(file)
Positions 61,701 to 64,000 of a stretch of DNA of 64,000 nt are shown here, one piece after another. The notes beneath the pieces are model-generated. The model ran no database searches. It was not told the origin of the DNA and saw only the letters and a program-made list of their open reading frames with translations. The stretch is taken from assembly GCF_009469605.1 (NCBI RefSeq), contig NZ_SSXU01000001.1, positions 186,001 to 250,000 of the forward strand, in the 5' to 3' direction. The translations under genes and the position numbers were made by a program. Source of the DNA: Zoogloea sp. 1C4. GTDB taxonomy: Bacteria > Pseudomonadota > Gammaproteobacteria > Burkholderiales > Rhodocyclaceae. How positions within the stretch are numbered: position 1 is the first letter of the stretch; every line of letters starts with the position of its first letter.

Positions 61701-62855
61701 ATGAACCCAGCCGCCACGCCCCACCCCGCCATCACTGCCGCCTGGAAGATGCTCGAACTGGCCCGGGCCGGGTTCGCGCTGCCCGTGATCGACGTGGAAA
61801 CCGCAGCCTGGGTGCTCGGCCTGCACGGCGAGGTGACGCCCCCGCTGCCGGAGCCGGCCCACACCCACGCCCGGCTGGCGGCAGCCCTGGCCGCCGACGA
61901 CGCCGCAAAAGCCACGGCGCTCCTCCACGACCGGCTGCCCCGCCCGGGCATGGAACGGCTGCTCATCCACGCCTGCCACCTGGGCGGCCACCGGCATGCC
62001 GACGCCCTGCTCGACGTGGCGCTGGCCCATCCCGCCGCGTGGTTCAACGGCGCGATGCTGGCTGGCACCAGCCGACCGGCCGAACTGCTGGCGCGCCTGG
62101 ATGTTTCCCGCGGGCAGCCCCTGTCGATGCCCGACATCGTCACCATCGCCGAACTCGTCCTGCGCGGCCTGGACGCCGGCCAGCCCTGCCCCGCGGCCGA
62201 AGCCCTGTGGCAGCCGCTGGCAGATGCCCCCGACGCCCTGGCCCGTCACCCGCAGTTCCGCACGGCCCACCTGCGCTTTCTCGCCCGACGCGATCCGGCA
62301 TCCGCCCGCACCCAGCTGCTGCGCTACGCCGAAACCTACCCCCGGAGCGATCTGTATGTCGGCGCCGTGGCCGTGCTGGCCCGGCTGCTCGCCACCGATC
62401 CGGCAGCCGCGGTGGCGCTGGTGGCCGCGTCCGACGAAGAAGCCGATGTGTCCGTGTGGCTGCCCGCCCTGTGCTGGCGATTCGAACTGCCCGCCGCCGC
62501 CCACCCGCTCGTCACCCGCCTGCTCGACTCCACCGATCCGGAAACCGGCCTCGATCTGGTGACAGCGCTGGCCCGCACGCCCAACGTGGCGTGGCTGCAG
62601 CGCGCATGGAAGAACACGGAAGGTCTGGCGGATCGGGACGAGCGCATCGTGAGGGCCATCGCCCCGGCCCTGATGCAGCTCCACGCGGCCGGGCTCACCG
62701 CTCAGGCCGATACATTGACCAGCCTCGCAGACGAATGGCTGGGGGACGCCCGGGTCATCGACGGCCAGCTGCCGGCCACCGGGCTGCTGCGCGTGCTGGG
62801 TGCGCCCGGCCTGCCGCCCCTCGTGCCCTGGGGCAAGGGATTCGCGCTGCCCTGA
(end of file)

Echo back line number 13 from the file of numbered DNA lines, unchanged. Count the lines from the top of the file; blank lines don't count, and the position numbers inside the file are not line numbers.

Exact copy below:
62701 CTCAGGCCGATACATTGACCAGCCTCGCAGACGAATGGCTGGGGGACGCCCGGGTCATCGACGGCCAGCTGCCGGCCACCGGGCTGCTGCGCGTGCTGGG